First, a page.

Central Saint Martins baby

CSMEver since graduating from the Art Academy, London in 2013 I’ve contemplated undertaking a Masters qualification and since then I’ve looked at a number of the better known art schools and visited shows and open days and so on – trying to get a feel for the establishments, what kind of artists go there and (the big question) would I fit?

Practising artists who I respect and who are progressing well with their careers have consistently mentioned how important an MA can be – I think that it comes down to a number of factors that a top art school can offer including increased visibility and connections.  From my perspective I am keen to investigate more fully the art context of which I am part but also to more fully define my own languages and intent – to dig deeper, make better work with a peer network that will elevate me to new heights.

The break through in my research came when I went to the Central Saint Martins (part of University of Arts London) Graduate Show.  I was totally blown away by it – the scale and ambition of much of the work, the fact that there was lots of sculpture and that it all felt very ‘now’, really exciting… (btw – I already had an affection for the place having done a short course on fabricating steel sculpture there – see earlier post).

At the show I noticed that CSM offered something I had not heard of before – an MA in Art and Science.  It was impossible to tell the work of these artists from the regular MA Fine Art ones but what really interested me were their lines of enquiry.  The ‘Science’ related artists had artists’ statements which resonated with me and areas of interest which being science related are more tangible.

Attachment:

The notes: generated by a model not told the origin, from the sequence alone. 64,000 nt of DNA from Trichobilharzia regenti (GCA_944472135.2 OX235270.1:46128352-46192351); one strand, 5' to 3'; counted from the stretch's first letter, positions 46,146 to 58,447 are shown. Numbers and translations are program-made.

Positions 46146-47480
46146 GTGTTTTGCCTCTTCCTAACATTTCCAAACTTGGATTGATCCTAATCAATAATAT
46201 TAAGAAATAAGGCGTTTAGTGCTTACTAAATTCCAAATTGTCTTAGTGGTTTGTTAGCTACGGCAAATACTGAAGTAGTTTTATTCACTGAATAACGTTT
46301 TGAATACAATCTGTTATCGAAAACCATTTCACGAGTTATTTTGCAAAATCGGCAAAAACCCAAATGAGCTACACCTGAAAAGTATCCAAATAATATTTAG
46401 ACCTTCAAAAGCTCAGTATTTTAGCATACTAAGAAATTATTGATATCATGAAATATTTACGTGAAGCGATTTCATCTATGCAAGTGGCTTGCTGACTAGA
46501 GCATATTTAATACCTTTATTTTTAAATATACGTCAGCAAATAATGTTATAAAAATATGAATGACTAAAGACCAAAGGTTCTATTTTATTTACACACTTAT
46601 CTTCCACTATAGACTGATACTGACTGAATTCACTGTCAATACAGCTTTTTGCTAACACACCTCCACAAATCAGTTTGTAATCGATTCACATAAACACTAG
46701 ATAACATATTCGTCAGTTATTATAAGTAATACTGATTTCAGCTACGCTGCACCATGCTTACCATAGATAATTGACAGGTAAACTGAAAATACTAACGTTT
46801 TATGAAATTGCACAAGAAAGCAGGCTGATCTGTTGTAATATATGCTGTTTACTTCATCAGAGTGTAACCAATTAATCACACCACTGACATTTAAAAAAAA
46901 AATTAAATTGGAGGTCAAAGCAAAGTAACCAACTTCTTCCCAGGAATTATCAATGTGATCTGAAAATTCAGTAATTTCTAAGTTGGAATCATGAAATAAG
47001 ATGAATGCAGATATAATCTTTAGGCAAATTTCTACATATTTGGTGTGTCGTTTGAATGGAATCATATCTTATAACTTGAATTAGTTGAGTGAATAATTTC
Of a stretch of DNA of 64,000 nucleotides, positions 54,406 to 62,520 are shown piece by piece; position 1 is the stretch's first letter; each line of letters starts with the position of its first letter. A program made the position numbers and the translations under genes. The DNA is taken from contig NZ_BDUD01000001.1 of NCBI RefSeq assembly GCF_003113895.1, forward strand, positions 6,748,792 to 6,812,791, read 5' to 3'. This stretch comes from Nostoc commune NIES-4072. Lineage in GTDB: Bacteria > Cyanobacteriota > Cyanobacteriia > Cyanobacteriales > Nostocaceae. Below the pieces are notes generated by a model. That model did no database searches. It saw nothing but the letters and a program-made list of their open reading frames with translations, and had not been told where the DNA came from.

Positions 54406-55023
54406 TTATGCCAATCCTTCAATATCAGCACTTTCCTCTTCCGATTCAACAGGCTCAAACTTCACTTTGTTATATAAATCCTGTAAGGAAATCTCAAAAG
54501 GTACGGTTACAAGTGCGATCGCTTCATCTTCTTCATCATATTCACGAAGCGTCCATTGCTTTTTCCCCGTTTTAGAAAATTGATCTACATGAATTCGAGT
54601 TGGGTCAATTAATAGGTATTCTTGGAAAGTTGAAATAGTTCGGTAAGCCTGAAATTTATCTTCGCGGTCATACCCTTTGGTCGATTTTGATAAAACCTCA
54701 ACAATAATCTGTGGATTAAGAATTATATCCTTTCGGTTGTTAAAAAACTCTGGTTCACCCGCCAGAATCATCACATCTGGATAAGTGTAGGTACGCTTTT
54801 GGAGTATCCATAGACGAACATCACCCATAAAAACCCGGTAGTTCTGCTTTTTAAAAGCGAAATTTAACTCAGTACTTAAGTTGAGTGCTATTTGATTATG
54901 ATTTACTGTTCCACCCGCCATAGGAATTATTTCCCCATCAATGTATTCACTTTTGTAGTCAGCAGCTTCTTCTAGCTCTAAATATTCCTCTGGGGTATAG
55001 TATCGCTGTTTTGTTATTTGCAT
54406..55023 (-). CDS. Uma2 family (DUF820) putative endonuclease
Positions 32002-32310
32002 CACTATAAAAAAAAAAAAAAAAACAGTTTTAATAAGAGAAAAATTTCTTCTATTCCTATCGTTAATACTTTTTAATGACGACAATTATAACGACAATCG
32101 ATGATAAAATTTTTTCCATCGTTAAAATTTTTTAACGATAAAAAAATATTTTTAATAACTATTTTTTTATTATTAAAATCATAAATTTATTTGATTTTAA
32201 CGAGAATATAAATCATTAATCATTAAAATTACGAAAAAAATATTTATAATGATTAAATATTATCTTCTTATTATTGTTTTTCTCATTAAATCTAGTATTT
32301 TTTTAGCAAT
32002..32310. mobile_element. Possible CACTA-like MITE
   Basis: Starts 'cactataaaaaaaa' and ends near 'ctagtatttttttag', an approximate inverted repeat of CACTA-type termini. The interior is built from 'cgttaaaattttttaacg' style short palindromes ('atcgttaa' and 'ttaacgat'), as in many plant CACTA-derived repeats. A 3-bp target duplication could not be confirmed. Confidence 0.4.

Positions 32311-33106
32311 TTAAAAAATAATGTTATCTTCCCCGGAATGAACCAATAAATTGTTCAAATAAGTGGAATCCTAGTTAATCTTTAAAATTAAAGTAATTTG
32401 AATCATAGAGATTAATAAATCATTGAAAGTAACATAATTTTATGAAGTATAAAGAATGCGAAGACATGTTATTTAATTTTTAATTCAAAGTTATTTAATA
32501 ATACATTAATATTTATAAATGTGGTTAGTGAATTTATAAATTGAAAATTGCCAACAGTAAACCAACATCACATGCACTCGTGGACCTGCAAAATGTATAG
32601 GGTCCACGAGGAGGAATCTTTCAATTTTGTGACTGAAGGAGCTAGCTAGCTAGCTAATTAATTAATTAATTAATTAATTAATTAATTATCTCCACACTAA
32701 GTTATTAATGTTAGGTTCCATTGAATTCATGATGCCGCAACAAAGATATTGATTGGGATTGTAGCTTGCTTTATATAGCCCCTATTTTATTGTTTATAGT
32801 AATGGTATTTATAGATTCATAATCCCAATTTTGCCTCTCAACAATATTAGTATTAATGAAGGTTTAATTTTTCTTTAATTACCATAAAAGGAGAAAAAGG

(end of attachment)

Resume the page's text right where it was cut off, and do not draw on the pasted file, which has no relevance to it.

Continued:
My first degree was in Psychology and my art is often an exploration of the conflicts between the conscious and unconscious mind – it seems odd but I had never made the connection before, in anything other than a superfluous way.  Discovering this course was pretty much a ‘Eureka’ moment for me and as I began to join the dots, it became more and more compelling.  It represents a real opportunity to explore my art practice with scientific reference.

Reading the website descriptions, case studies and details just served to heighten my resolve.  The only issue was that  I had totally missed the deadline for applications(!)  I decided to contact the course leader, Nathan Cohen, directly and to arrange a meeting with him – to investigate my suitability and to discuss the possibility of joining next year…


Much to my surprise Nathan was able to see me within a few days and at that meeting he offered to consider me for this year’s intake if I got my application in quickly!!  Suffice to say, that’s what I did and then following a formal interview, much to my relief and excitement I was offered a place.

The course is full time over two years (2016 to 2018) and I will keep you posted on my progress via my blog.  I certainly can’t wait to see where my journey will take me – it feels as if my life has come full circle, being able to dip back into the fascinating world of cognitive psychology.

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